nohup vs &

I’ve gotten a lot of questions in my time about firing off a long running process in an ssh session and having them stop after logging out. This is because every command you run in a bash sessions (via your local terminal or ssh) has an associated hangup signal. When you log out of the sessions (i.e. close your terminal or kill an ssh session), the shell will terminate all of the sub-commands associated. This can be problematic for people who want to log in, run a script to start a server, and log out.

For those who need a more robust way of doing this, I’d strongly suggest creating a systemd service unit. With this, you’ll be able to start, stop, restart, and monitor the process via systemctl rather than parsing through ps output. However, if you’re looking for a quick and dirty way to just run something, we have & and nohup.


The ampersand, &, is used to run a command in the background of a shell. It’s useful in situations where you’re starting a long running process in a shell and don’t need to follow any output. The problem most people run into with this is that they run a command using &, log out of the shell, and then their process is all of a sudden gone. This is because running a command with the & doesn’t prevent hangup, it just hides the process in the background. When you do something like ./ & and then log out of the shell, that command is killed as a sub-command of the current shell session.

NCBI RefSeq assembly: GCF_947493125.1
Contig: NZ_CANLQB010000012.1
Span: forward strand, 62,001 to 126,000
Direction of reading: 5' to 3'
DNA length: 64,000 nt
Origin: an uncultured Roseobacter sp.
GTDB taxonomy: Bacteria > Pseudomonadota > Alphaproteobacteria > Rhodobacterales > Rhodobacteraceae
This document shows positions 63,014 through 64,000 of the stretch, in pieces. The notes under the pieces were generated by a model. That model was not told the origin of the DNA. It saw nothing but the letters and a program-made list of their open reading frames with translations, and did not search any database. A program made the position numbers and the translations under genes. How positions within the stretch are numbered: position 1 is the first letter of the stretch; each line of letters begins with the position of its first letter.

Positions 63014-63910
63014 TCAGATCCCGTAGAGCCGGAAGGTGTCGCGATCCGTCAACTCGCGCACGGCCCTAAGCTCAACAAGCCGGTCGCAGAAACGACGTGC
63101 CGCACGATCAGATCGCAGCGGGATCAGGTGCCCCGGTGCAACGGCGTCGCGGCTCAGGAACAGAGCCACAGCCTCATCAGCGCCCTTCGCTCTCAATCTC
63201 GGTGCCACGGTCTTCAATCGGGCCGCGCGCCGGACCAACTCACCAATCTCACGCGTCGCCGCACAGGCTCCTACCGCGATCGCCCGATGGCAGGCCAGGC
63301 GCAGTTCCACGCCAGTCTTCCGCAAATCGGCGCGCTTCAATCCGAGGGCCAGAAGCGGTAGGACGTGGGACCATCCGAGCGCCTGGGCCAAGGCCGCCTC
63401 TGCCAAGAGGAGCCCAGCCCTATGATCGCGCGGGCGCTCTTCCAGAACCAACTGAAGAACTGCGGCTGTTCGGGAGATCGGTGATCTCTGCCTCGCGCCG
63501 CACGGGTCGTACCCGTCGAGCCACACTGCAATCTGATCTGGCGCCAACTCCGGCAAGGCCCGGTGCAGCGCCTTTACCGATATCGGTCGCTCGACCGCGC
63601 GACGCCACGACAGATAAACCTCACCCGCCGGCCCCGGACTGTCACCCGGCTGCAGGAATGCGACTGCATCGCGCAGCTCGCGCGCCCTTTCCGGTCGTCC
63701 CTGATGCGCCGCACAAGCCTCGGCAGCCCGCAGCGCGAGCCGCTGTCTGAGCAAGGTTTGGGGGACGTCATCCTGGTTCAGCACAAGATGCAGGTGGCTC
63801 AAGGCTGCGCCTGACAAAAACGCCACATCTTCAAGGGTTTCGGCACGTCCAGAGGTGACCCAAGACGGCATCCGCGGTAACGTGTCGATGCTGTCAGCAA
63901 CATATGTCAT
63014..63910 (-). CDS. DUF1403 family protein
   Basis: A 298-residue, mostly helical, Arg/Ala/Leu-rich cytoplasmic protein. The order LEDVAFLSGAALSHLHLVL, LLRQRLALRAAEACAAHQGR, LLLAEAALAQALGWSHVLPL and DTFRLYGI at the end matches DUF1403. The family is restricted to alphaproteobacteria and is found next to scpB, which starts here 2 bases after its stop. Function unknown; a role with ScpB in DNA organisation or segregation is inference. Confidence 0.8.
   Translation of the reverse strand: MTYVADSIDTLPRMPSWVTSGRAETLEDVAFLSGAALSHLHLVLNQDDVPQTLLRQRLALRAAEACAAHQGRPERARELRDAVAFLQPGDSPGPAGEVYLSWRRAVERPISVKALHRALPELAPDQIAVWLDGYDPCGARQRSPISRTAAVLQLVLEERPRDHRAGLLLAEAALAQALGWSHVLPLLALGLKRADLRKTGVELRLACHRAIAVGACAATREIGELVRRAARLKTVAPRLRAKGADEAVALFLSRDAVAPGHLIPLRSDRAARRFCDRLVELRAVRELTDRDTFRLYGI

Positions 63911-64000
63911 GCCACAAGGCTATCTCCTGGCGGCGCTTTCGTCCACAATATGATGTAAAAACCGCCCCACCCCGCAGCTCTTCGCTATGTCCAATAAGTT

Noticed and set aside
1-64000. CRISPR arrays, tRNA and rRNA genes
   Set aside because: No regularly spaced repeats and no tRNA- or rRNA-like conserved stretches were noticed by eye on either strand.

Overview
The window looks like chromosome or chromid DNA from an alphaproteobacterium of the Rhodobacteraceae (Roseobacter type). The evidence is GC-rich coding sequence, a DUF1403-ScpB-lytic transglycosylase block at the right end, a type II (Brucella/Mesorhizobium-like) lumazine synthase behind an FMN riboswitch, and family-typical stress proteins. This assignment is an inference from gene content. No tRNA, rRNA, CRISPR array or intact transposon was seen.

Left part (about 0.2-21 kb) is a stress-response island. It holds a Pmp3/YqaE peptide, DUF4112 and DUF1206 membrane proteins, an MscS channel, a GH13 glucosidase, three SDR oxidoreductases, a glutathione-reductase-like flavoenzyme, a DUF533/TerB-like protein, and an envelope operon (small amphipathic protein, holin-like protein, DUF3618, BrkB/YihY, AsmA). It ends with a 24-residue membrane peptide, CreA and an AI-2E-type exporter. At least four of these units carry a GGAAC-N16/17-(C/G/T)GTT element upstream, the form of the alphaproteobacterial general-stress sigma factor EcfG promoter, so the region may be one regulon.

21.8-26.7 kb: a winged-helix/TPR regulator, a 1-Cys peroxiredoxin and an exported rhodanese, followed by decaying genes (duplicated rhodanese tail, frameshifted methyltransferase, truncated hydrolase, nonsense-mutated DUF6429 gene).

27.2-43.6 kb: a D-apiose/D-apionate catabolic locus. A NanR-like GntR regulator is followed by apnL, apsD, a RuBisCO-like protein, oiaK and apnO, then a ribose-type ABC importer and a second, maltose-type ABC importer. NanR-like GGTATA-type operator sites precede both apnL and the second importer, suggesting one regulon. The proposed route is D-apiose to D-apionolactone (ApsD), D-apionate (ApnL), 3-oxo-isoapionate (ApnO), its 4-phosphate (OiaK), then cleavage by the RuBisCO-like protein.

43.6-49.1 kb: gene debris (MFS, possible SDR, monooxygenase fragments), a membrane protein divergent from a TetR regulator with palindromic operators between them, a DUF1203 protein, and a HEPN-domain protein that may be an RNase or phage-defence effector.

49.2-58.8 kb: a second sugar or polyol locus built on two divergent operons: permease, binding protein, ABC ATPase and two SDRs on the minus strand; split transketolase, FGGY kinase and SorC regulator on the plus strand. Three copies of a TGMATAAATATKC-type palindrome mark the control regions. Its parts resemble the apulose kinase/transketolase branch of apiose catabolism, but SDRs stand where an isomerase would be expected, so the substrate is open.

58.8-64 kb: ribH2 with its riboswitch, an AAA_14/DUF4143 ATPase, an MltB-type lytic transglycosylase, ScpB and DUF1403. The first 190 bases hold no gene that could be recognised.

nohup on the other hand, is used to run a command without hanging up at the end of the shell session. It’s more ideal for those who want to do something like start a server and then leave. It’s not foolproof, however, Some processes may reconnect the hangup signal and wind up killing the process later on. Think of nohup as a temporary fix in a rush as the pid can still be re-added to the shell’s job list.


To be really sure that your process wont be interrupted, you’ll have to disown the process.

./run_the_thing &
disown $(echo $!)

This will remove the process from the job list, making it safe to exit the shell.


If you’re building something to be truly robust, I’d strongly suggest using Systemd, Upstart, or something similar. I prefer Systemd, but that’s just because it was taught to me first. Use what you prefer, but this is a truly reliable way to fire something off and forget about it.

Written on October 30, 2019